A consultant team charged with updating the city’s Comprehensive Plan has wrapped up its first round of virtual community engagement sessions.
The team held three online webinars to discuss the update process and gather input over the past week.
The plan, which is a guide for local land-use decisions, was last updated in 2013. The zoning code hasn’t been substantially revised since 2003.
Rhodeside and Harwell Inc. is leading the consultant team and received a $926,000 contract for the update. The company is also working with Brick & Story, HR&A Advisors and Code Studio.
“This is a process of collaboration with the entire community,” said LaToya Thomas, founder of Brick & Story, which is leading the public input process.
City officials started updating the plan in late 2016, but it was partially derailed by a push to focus on affordable housing in the fallout of the 2017 Unite the Right rally.
The update process came to a halt in 2018 when city planners realized updating the plan and zoning code was too much for an already overworked Department of Neighborhood Development Services.
Project manager Jenny Koch said one issue is that the 2013 plan update didn’t translate to zoning revisions, leaving the code further outdated.
Thomas said that the plan update is expected to finish in March 2021 and the zoning ordinance will be completed by December 2021.
The process has been slightly stymied by the coronavirus pandemic, which has changed the initial public input process.
“This was not how we planned to meet with you originally to kick off these conversations,” Koch said during a webinar last week. “We wanted to be with you in person in your neighborhoods talking with you.”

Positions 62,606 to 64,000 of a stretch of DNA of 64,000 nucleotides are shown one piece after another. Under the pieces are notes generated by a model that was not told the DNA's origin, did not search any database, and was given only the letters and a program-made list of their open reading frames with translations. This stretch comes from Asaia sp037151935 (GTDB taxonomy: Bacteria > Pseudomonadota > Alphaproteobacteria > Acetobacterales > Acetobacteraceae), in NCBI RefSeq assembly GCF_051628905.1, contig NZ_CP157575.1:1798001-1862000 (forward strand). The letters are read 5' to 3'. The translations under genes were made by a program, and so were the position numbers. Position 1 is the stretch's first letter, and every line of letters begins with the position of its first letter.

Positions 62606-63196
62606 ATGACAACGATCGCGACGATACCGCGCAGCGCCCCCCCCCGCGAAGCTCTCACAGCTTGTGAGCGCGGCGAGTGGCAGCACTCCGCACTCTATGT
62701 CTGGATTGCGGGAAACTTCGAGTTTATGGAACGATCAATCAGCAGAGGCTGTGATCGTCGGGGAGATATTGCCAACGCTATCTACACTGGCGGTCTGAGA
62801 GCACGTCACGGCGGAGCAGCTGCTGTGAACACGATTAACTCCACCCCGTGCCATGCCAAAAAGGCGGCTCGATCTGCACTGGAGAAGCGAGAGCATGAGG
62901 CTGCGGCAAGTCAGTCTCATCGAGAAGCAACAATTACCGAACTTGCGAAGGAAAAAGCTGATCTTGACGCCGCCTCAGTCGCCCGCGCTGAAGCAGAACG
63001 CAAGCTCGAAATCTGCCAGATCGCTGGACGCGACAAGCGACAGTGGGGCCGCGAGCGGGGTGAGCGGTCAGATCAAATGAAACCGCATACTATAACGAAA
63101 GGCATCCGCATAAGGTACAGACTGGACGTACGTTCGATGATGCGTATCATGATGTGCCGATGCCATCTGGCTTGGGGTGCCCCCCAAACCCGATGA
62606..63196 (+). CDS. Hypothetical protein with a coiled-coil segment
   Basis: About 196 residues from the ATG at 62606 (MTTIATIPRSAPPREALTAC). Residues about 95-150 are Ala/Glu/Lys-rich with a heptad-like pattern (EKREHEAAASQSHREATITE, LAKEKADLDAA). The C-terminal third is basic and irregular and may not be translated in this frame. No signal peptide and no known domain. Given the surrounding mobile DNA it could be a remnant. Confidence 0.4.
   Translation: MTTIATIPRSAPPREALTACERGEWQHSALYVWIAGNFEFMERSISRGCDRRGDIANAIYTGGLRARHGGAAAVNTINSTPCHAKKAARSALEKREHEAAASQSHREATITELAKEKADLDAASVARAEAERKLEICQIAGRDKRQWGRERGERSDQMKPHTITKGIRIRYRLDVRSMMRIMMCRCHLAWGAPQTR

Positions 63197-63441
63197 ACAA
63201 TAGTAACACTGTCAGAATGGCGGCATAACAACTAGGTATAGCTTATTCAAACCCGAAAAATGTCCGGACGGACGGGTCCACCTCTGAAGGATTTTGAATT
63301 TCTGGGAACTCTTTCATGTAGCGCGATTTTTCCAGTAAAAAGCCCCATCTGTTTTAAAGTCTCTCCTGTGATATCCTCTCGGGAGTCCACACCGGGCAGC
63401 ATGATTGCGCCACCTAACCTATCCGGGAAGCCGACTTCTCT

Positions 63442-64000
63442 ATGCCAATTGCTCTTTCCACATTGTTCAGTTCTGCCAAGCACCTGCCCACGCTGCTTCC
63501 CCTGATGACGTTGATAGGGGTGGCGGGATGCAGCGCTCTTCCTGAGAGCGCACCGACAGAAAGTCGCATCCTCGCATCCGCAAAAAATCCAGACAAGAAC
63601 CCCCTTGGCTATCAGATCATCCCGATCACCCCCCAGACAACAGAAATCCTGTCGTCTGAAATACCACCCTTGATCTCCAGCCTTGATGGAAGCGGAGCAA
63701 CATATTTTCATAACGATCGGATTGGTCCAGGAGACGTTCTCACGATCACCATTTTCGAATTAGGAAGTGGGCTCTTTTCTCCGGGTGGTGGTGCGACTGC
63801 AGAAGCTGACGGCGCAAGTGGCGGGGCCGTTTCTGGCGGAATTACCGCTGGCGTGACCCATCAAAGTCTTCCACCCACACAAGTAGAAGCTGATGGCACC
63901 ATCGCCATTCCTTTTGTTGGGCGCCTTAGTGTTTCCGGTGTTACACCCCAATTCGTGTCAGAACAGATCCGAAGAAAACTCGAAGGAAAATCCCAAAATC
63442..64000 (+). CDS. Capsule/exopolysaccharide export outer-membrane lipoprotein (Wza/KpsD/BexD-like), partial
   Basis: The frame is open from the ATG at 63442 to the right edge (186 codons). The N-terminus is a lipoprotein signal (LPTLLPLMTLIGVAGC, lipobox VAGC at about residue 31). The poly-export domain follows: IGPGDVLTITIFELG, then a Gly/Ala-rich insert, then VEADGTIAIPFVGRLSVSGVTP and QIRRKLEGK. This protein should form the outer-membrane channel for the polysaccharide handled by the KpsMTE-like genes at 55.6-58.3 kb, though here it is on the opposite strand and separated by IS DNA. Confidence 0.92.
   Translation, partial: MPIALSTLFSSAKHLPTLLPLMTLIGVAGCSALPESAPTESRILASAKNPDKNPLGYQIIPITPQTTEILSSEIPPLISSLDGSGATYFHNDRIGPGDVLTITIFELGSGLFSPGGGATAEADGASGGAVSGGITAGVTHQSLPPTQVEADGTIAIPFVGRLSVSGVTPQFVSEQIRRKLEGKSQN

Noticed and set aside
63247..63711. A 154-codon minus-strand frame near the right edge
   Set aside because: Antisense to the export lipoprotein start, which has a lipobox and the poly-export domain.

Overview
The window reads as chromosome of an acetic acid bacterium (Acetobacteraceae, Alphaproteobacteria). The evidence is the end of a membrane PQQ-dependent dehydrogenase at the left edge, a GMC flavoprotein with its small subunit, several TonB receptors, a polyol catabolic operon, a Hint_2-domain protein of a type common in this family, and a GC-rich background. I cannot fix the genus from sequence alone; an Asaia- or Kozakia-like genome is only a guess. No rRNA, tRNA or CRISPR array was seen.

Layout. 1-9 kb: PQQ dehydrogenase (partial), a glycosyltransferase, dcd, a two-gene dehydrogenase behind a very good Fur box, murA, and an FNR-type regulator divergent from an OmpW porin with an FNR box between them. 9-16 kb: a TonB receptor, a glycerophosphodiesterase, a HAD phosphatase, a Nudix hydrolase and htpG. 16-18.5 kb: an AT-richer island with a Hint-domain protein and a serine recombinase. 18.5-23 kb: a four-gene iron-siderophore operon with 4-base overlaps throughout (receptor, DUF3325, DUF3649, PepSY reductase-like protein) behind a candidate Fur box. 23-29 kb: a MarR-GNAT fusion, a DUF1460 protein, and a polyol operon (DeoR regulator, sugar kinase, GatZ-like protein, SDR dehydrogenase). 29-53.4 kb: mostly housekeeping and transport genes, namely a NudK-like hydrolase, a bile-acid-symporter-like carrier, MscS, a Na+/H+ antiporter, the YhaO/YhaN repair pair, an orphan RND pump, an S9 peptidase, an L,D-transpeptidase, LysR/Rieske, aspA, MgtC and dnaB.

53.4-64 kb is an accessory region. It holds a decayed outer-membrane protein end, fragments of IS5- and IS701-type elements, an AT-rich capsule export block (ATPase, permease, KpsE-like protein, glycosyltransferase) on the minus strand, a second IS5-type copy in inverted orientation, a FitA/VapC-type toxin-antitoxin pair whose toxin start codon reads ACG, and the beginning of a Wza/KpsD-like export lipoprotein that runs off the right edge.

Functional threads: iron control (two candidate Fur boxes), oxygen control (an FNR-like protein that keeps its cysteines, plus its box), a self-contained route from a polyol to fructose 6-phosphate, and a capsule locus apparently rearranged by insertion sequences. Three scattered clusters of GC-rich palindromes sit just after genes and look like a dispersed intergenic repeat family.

Koch acknowledged technological and time constraints presented by an online process and said the team is exploring other options to gather community input, with plans to hold in-person meetings when it’s safe.
Each webinar started with a general overview of how the plan will be updated and who is involved in the work. Koch also presented a few statistics about housing, which will be an integral part of the update.
Koch said that although the city’s population grew by an estimated 5,000 people between 2010 and 2018, the number of people living in the city who make less than $35,000 decreased by 1,500 in that timeframe.
Koch noted that the area’s median rent is $1,200 a month, but the median income for a renter is $945 a month. In households with a GED or less in education, the median monthly income is $690.
Another issue that has been discussed in various planning meetings is a lack of high-density zoning in the city. Koch said that only 30% of the city’s residential-zoned land can be used for high-density development.
Koch said previous small area plans, such as those for Cherry Avenue and Starr Hill, will be incorporated into the updated document.
“We don’t want to reinvent the wheel on things that have been done,” she said. “Anywhere there’s already been a community engagement process happen, we want to see what came from that and incorporate it in the Comprehensive Plan. We don’t want to keep asking people the same question, we want to learn from those efforts where we can.”
Some of the participants urged consultants to focus on reaching out to young, minority and low-income residents in the process. Planning Commissioners have noted that the last attempt to update the plan didn’t draw enough input and “what we got were the same people over and over again.”
One speaker asked about the city’s pledge to reduce carbon emissions by 45% by 2030 and to eliminate emissions by 2050. The council adopted the goal in July 2019.
Koch said that the team is working with city staff to incorporate the goals into the plan.
Former Councilor Kathy Galvin applauded the team for planning to include an implementation strategy and asked for performance measures to guide city leaders, which Planning Commissioners have said was a shortfall in the 2013 plan.
“I’m really glad there’s going to be a strategy for that,” she said.
The consultant team has a survey available through June 10 focused on priority areas for the plan. Residents can also sign-up for small-group meetings, send email comments and call a toll-free number for information or to leave a message. The webinars were also recorded and are available online.
To learn more about the plan, visit cvilleplanstogether.com. The team can be reached by email at email@example.com or by phone at (833) 752-6428.